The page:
Artist trading cards/crafty business cards

When I was making this website and designing the survey, I kept trying to think of ways to make a crafty connection to people. I wanted to give them something tangible, like a business card, that was also crafty. I also happened to have a ton of scraps left over from a quilt project, some place mat making, and my good old addiction to Jo-Ann’s. So, I decided to sew up scrappy business cards. I’ll be giving them out at the Portsmouth Open Market this Sunday. Can’t wait!

Here’s how I made them:

First, gather your scraps of fabric. I like to use a mix of different textures: corduroy, calico, denim, linen…

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Then, dig up some InterFuse, which is thick, double-sided interfacing. You could also use plain fusible interfacing and glue it to both sides of a piece of thin cardboard. Find some plain fabric for the back, where your information will go.

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Turn over the solid fabric so that the right side is touching your work surface. Lay the InterFuse on top (both sides are fusible). Then, lay out a fabric collage on top of the interfacing, making sure that all of the fusible stuff gets covered up with your scraps. Overlap the scrap edges by at least a quarter inch.

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Iron the fabric-interfacing-fabric sandwich together on both sides.

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You now have business card material. Scrappy business cardstock, if you will.

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Next, hop on over to Design*Sponge’s sweet tutorial on how to put your information on everything using a customize-able stamp. I bought a stamp and stamp pad at Staples for around $25, and I plan to use it over and over and over…

Stamp the solid fabric side with your info, spaced about 1/2-3/4 of an inch apart. You could try different colors, but I just used plain black.

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Up close:

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While you’ve got the stamp out, stamp your/your blog/your company’s name on a few more scraps of plain, solid fabric. I stamped a tagline.

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To decorate your cards and keep all those little fabric scraps together, sew back and forth around the printed side on your sewing machine.

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Ta-da!

stamped business cards on fabric card stock outlined in black machine stitching

Finally, use a rotary cutter to slice the cards apart.

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Repeat for the tagline/short title stamped fabric. Glue the taglines to the scrappy side of each card.

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Fin!

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I made these when I was taking a survey of 500 craft bloggers… you can read the results here.  If you’d like to get updates about my other projects (like a guide to running your own DIY writing retreat!), please sign up here.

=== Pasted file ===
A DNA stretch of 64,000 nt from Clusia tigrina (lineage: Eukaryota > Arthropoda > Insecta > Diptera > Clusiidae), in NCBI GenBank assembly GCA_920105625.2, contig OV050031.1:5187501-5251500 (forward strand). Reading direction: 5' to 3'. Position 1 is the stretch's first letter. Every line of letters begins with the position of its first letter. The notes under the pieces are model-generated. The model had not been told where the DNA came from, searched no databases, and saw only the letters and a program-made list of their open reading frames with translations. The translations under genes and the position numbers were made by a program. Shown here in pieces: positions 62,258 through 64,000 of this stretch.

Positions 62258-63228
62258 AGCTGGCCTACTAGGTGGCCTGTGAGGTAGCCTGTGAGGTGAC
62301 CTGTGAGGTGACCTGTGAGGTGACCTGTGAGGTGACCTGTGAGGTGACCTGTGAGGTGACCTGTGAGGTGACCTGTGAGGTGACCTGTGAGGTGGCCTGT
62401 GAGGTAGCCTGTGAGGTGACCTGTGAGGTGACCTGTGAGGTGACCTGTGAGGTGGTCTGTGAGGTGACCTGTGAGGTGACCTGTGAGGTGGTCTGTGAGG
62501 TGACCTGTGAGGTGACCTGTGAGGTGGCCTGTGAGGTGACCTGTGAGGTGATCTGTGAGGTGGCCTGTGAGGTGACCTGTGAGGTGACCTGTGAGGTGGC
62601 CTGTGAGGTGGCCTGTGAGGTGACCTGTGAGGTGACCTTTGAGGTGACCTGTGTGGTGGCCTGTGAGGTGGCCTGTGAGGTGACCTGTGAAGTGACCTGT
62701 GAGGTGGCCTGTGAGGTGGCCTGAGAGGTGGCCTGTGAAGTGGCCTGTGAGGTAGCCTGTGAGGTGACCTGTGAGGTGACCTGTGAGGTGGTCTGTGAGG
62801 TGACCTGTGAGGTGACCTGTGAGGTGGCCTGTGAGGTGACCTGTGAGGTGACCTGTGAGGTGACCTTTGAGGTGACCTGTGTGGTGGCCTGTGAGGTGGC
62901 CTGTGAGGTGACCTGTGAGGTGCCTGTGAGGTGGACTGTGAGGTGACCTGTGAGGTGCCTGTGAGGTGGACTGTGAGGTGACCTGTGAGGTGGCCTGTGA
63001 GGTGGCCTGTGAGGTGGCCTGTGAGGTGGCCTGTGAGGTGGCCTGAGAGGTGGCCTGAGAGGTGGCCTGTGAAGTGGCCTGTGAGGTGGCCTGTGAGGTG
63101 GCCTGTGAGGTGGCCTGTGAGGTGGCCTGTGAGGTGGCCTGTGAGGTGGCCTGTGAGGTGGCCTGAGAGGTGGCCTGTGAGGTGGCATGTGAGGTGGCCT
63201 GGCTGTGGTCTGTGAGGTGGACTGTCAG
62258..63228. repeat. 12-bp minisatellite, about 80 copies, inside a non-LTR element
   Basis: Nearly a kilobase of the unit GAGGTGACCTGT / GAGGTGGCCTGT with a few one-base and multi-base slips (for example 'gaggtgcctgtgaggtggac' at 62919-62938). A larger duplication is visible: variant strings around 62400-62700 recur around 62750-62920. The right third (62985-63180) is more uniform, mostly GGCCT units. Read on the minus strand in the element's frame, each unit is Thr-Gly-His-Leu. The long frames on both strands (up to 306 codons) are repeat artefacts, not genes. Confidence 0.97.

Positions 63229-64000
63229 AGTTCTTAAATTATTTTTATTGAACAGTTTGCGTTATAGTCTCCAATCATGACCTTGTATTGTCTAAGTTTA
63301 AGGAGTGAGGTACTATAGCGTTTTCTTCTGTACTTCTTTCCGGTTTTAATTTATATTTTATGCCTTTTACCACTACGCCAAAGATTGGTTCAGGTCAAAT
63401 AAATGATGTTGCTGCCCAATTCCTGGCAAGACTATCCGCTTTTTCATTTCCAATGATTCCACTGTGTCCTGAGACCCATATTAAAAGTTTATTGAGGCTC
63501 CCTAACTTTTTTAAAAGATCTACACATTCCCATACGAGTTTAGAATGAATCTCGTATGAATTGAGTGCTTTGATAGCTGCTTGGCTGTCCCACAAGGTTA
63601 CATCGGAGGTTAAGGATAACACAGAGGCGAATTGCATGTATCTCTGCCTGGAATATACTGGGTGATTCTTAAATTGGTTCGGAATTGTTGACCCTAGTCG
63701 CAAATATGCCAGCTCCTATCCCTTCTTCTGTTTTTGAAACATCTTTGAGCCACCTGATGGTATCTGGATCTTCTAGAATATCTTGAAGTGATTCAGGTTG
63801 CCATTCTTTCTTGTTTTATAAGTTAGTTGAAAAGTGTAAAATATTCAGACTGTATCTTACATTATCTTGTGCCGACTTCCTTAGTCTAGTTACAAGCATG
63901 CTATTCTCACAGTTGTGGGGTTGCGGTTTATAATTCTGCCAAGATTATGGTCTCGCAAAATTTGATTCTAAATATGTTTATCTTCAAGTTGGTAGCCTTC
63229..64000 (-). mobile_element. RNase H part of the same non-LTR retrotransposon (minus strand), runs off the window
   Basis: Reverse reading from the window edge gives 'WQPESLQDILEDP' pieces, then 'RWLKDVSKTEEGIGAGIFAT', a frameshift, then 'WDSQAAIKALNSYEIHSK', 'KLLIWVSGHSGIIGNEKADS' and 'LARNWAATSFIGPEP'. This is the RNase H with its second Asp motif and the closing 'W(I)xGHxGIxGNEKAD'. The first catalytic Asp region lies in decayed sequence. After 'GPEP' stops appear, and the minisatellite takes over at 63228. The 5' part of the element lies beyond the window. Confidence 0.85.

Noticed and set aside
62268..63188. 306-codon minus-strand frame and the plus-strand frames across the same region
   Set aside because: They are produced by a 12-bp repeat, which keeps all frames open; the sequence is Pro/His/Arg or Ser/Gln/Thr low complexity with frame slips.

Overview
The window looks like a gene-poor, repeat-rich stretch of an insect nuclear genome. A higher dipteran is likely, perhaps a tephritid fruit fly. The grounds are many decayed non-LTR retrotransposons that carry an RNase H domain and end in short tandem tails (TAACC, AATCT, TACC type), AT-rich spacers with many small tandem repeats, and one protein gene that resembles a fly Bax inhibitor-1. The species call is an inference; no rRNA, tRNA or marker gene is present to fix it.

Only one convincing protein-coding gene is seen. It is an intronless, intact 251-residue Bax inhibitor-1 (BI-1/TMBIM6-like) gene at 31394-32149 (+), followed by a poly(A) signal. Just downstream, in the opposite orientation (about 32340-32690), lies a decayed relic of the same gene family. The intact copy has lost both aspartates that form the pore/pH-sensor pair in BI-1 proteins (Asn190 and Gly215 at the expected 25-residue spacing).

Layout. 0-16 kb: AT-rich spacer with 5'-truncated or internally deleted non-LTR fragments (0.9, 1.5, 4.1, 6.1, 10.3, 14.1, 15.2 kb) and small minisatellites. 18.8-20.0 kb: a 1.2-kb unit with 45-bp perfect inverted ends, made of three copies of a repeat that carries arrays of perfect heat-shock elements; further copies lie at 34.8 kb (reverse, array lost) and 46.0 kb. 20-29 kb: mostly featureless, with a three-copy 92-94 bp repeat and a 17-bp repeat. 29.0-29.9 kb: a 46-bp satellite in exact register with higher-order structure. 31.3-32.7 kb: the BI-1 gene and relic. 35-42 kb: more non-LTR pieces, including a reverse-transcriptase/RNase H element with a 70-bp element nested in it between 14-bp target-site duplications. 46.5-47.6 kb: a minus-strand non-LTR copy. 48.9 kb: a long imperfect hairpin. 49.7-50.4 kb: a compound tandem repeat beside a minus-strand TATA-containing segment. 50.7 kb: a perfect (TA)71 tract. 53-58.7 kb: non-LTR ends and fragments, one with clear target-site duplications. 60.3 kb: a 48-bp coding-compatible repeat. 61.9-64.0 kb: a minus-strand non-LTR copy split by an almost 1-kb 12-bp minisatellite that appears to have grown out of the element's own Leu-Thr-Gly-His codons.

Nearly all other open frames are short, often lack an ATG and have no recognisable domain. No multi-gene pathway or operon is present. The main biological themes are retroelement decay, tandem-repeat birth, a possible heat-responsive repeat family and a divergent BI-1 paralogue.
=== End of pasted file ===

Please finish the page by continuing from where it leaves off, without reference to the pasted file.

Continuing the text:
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Day 5

Thanks to Rachel at One Pretty Thing for tweeting about us! We’re up to 30 responses…high five to all you crafty bloggers!

I dug up this Twitter tutorial. Check out the sewing/bird-themed slideshow! Now that I’m looking for it, the diy look, the aesthetic, is everywhere. I wonder: is this because so many crafty people use Twitter? Is it just the trend (see Anthropologie‘s store decor)? Are new media–Twitter, Facebook, Ning, and all the rest–somehow inspiring or inspired by making stuff in real life?

What do you think?

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Day 1

We’ve passed the 10-survey mark–woohoo! Thank you very much to all the bloggers who participated. Super thank you to Christine for sharing and posting a link to the survey on the forums in Ravelry. Welcome, knit and crochet-bloggers!

A few questions have come up…first, is the survey intentionally US-focused, and second, what is the end product of all this?

So, here are a few answers: yes, the survey is intentionally US-focused (for now, at least!) because my goal is to write a book about the crafty/diy movement in the US. I received a grant  from UNH, where I am a grad student, to conduct this survey in preparation for writing. I’m going to share the results here with everyone, of course, and I hope that they will be of use or interesting to you. I hope they spark plenty of conversation, too! Feel free to email me if you have any other questions.

Thanks again, crafters!

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What is the Craft Book Project?

The Craft Book Project is the home for the Craft Book Survey. If you are a craft blogger, please take the survey by clicking the tab at the top of the page! Whether you’ve been blogging for 3 months or 3 years, we want to hear from you. Whether you last posted this morning or sometime this year, we want to hear from you!

We believe that craft blogging is an economic and social revolution. The survey is helping to find out who is a craft blogger and how successful craft bloggers are, financially and in other ways. We will share our results with the world, including you. Thanks for stopping by!

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